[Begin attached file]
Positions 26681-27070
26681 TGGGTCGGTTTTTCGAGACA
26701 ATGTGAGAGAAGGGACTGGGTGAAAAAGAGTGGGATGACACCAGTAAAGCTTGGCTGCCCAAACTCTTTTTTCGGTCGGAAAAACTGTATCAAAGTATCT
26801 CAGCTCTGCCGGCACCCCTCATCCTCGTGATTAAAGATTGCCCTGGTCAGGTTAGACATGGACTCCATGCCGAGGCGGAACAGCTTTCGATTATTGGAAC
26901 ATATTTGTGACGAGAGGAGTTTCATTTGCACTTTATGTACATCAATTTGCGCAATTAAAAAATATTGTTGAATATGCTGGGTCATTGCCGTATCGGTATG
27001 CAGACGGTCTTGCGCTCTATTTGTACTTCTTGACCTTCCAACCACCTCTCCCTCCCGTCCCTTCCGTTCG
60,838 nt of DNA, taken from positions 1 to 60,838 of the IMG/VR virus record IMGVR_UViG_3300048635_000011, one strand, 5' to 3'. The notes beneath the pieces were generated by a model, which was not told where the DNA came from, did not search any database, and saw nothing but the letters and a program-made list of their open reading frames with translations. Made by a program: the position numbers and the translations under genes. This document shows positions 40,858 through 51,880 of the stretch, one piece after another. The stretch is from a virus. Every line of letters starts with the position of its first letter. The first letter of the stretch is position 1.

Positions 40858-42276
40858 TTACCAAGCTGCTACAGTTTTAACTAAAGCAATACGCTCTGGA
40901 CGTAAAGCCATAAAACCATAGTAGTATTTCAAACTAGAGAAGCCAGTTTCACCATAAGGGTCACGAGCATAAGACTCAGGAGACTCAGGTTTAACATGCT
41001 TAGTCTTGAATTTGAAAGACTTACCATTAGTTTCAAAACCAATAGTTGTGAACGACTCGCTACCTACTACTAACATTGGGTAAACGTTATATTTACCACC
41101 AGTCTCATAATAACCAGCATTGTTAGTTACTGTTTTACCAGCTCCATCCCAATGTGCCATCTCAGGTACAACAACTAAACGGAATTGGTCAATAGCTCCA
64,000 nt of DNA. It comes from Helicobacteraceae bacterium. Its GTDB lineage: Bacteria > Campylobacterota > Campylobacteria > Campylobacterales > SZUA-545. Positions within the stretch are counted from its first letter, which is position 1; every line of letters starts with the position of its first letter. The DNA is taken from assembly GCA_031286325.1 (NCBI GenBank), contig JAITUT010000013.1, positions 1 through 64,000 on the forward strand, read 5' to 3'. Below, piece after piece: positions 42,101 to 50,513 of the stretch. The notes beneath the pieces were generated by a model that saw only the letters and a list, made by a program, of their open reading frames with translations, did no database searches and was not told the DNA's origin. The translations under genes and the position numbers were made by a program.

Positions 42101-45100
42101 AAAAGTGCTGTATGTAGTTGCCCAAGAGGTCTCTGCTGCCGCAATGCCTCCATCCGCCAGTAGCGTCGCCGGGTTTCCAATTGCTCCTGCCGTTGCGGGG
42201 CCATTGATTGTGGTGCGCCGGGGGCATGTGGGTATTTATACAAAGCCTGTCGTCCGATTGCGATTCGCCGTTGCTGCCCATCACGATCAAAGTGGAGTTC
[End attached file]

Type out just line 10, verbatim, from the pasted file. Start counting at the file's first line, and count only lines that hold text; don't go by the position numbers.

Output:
40901 CGTAAAGCCATAAAACCATAGTAGTATTTCAAACTAGAGAAGCCAGTTTCACCATAAGGGTCACGAGCATAAGACTCAGGAGACTCAGGTTTAACATGCT